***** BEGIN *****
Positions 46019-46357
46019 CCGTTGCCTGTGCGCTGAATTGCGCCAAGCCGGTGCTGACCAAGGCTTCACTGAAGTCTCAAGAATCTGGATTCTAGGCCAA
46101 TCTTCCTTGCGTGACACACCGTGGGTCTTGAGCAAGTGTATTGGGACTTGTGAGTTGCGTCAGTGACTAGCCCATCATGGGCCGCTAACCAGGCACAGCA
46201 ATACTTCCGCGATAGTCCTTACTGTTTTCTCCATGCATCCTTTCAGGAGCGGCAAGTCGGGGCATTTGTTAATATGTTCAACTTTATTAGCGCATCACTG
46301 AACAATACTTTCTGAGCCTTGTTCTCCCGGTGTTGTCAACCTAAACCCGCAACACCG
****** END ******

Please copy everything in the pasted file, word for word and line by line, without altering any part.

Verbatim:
Positions 46019-46357
46019 CCGTTGCCTGTGCGCTGAATTGCGCCAAGCCGGTGCTGACCAAGGCTTCACTGAAGTCTCAAGAATCTGGATTCTAGGCCAA
46101 TCTTCCTTGCGTGACACACCGTGGGTCTTGAGCAAGTGTATTGGGACTTGTGAGTTGCGTCAGTGACTAGCCCATCATGGGCCGCTAACCAGGCACAGCA
46201 ATACTTCCGCGATAGTCCTTACTGTTTTCTCCATGCATCCTTTCAGGAGCGGCAAGTCGGGGCATTTGTTAATATGTTCAACTTTATTAGCGCATCACTG
46301 AACAATACTTTCTGAGCCTTGTTCTCCCGGTGTTGTCAACCTAAACCCGCAACACCG